Looking at the Big Picture
Overheard since my first time around Silicon Valley and several other tech hubs. “We’ve just raised $1.5 million convertible notes last month but some VCs forces us to change course”. “I don’t care about how much I own, I only care about the stock price” “We’ve just raised a $10mio round last week, we’re gonna be billionaires.” said a friend who’s company is about to explode without the next round.
I feel numb to all this. Not because I don’t like it. It’s because it’s so much out of touch with other people’s reality out there. I never talk about these things publicly again as I thought it will make me sound very arrogant. My mentor told me words that I could never forget: “remember when you raise x amount of dollars, you are raising money that ordinary Americans would never earn in their lifetime. So use that money wisely.”
Another speech at another conference reminded me also of one fact: “set aside everything else, the marketing buzz, the VC dollars, the IPO roadshows, the core of Silicon Valley is a bunch of math geeks sitting down scribbling math shit and coding the algorithms on a computer”.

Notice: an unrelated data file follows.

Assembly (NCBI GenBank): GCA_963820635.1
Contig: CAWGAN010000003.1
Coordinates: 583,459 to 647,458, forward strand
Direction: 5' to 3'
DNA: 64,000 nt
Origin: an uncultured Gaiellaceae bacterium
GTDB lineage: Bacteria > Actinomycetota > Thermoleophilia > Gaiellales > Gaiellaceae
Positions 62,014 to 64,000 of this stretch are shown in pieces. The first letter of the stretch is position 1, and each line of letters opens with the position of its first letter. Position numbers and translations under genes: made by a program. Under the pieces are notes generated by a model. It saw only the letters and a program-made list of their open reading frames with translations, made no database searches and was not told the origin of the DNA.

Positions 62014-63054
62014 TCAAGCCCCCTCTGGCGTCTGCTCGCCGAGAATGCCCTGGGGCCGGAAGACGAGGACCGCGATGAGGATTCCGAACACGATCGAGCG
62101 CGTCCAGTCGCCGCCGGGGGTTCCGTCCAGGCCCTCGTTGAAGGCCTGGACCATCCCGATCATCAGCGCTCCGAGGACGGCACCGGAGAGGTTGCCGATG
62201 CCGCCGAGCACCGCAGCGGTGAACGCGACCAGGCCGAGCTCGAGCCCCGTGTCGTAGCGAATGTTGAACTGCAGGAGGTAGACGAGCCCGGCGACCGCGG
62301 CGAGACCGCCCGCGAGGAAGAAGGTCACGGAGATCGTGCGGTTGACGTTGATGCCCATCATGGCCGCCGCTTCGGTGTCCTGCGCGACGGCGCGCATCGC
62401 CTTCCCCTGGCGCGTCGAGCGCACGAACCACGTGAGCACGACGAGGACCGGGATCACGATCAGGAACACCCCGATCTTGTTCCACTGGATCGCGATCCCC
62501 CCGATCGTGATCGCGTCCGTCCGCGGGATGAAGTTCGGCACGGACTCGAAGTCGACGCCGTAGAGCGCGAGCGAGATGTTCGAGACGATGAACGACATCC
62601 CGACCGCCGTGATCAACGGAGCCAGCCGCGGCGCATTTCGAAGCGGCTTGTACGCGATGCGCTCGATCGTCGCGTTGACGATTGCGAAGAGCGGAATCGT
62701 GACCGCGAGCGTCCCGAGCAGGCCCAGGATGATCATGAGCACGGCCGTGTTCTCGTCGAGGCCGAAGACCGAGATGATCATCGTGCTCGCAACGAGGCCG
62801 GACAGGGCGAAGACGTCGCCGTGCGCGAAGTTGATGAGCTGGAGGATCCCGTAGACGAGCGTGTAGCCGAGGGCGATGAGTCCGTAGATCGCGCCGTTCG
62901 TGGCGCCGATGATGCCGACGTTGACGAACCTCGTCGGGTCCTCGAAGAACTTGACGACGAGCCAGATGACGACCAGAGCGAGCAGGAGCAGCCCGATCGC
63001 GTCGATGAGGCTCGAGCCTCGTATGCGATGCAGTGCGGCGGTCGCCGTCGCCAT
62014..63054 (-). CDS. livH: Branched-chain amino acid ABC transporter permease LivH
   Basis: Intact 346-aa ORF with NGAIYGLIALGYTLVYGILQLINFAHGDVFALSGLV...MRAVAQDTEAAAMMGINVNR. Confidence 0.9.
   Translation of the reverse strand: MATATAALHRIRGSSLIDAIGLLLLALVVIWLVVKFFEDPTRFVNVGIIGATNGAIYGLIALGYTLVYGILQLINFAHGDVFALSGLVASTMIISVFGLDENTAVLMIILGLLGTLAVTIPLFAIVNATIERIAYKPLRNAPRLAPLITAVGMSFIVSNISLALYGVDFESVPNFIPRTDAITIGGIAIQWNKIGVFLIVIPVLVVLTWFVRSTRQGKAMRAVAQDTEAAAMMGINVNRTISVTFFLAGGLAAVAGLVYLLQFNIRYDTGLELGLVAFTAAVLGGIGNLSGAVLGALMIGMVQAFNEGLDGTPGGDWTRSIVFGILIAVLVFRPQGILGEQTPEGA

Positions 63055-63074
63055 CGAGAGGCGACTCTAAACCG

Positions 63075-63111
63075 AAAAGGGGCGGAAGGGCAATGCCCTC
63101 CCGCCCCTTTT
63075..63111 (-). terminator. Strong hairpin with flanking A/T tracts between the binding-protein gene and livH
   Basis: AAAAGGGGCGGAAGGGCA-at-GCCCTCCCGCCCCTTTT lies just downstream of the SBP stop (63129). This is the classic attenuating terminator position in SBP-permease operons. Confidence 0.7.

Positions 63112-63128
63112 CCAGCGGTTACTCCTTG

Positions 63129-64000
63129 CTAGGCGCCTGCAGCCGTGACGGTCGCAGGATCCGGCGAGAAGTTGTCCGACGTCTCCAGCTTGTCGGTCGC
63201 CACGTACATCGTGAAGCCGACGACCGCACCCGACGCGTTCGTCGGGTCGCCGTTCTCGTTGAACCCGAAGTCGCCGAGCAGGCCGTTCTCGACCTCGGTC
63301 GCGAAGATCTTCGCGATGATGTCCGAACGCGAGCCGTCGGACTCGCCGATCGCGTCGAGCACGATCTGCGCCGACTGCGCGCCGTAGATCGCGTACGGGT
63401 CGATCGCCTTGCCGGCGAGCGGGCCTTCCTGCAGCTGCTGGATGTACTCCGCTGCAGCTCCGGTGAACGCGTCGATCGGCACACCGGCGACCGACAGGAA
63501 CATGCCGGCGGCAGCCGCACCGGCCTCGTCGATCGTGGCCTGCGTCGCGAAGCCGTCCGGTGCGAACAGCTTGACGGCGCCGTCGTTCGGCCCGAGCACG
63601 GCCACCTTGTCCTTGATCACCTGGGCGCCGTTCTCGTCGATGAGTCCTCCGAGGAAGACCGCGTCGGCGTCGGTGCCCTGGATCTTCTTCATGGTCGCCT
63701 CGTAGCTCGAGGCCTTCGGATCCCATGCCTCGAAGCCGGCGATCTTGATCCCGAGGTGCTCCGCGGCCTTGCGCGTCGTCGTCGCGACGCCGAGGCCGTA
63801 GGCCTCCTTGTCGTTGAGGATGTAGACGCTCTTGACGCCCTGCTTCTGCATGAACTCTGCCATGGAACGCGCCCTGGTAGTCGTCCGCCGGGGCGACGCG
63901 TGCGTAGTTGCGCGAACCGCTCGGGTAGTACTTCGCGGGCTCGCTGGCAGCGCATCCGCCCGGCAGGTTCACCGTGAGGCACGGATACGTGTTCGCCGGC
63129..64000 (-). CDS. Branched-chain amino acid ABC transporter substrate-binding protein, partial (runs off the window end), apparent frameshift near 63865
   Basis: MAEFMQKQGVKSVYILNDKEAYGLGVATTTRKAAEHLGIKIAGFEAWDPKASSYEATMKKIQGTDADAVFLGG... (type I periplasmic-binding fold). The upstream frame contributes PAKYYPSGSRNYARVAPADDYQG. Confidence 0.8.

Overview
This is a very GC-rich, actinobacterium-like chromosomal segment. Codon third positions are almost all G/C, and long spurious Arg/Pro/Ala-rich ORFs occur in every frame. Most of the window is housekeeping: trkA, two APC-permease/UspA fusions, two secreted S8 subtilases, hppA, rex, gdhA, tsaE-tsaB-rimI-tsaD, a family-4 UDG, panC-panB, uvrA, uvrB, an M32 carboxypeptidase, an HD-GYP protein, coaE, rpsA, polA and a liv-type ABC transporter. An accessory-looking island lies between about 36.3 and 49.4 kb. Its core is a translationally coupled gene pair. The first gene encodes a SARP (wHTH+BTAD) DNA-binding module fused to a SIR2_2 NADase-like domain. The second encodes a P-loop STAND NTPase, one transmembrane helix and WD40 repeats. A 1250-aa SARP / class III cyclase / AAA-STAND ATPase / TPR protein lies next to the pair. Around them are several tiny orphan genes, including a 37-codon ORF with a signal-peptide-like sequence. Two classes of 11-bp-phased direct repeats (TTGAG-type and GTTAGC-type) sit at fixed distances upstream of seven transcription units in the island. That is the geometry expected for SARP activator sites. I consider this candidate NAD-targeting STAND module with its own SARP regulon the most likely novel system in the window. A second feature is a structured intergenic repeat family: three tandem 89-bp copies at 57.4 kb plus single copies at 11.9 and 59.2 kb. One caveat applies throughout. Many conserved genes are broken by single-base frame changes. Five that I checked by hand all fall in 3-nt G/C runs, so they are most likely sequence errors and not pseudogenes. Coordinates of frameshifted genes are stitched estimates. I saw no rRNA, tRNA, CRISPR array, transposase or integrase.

So yes I decided to really set myself in a Zen mode for at least 4 years in the AI lab with people who really just care deeply about math and programming. I’m surrounded by smart people where I will surely learn a bunch from them. Will I miss a great startup exit? Probably. Would I regret it? Definitely, no.
Being in a deep learning lab reminds me of Mark Ranford’s words to me years ago: “back then I got into this connectionist thing, I got to do this because of Hinton. Back then I used neural networks, to detect handwritten digits for an Australian bank. Everyone thinks we’re crazy”. Thanks, Mark, my hat’s off for you today. I know you’re building that deep learning incubator in Thailand.
And then there was Asi’s word in the trading room that I would never forget too. “If you fuck this up, you will be done forever in this industry.” Since that day I remember I’d change my whole attitude about my work ethic and about maintaining reputation. As Warren Buffet also said “It takes 20 years to build a reputation and five minutes to ruin it. If you think about that, you’ll do things differently.”
I’m moving my chess pieces one at a time, but this time I’m playing multiple chess games. I cannot afford to lose one move.
Originally published at The Secret Guild of Silicon Valley.